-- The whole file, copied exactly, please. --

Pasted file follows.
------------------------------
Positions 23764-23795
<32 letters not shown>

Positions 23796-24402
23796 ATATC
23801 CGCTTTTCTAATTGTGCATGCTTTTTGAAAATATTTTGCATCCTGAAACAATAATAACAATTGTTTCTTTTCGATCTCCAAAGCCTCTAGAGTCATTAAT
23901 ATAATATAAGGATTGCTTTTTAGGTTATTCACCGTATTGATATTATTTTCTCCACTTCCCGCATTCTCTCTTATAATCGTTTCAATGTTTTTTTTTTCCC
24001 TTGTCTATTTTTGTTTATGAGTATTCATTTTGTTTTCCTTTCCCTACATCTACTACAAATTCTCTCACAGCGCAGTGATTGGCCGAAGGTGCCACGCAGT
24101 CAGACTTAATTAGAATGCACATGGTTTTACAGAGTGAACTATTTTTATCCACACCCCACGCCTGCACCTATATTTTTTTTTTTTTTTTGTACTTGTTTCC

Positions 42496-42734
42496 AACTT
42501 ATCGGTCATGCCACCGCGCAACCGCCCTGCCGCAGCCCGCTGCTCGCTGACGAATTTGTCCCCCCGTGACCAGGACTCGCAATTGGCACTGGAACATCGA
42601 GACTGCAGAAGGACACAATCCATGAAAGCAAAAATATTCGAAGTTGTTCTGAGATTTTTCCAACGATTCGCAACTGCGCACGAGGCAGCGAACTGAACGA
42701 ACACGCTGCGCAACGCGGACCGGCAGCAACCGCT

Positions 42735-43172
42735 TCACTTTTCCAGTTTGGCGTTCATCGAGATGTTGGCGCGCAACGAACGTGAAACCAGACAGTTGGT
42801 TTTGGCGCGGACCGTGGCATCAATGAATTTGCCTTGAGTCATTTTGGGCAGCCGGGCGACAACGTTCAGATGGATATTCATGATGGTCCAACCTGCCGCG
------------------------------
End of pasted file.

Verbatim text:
Positions 23764-23795
<32 letters not shown>

Positions 23796-24402
23796 ATATC
23801 CGCTTTTCTAATTGTGCATGCTTTTTGAAAATATTTTGCATCCTGAAACAATAATAACAATTGTTTCTTTTCGATCTCCAAAGCCTCTAGAGTCATTAAT
23901 ATAATATAAGGATTGCTTTTTAGGTTATTCACCGTATTGATATTATTTTCTCCACTTCCCGCATTCTCTCTTATAATCGTTTCAATGTTTTTTTTTTCCC
24001 TTGTCTATTTTTGTTTATGAGTATTCATTTTGTTTTCCTTTCCCTACATCTACTACAAATTCTCTCACAGCGCAGTGATTGGCCGAAGGTGCCACGCAGT
24101 CAGACTTAATTAGAATGCACATGGTTTTACAGAGTGAACTATTTTTATCCACACCCCACGCCTGCACCTATATTTTTTTTTTTTTTTTGTACTTGTTTCC

Positions 42496-42734
42496 AACTT
42501 ATCGGTCATGCCACCGCGCAACCGCCCTGCCGCAGCCCGCTGCTCGCTGACGAATTTGTCCCCCCGTGACCAGGACTCGCAATTGGCACTGGAACATCGA
42601 GACTGCAGAAGGACACAATCCATGAAAGCAAAAATATTCGAAGTTGTTCTGAGATTTTTCCAACGATTCGCAACTGCGCACGAGGCAGCGAACTGAACGA
42701 ACACGCTGCGCAACGCGGACCGGCAGCAACCGCT

Positions 42735-43172
42735 TCACTTTTCCAGTTTGGCGTTCATCGAGATGTTGGCGCGCAACGAACGTGAAACCAGACAGTTGGT
42801 TTTGGCGCGGACCGTGGCATCAATGAATTTGCCTTGAGTCATTTTGGGCAGCCGGGCGACAACGTTCAGATGGATATTCATGATGGTCCAACCTGCCGCG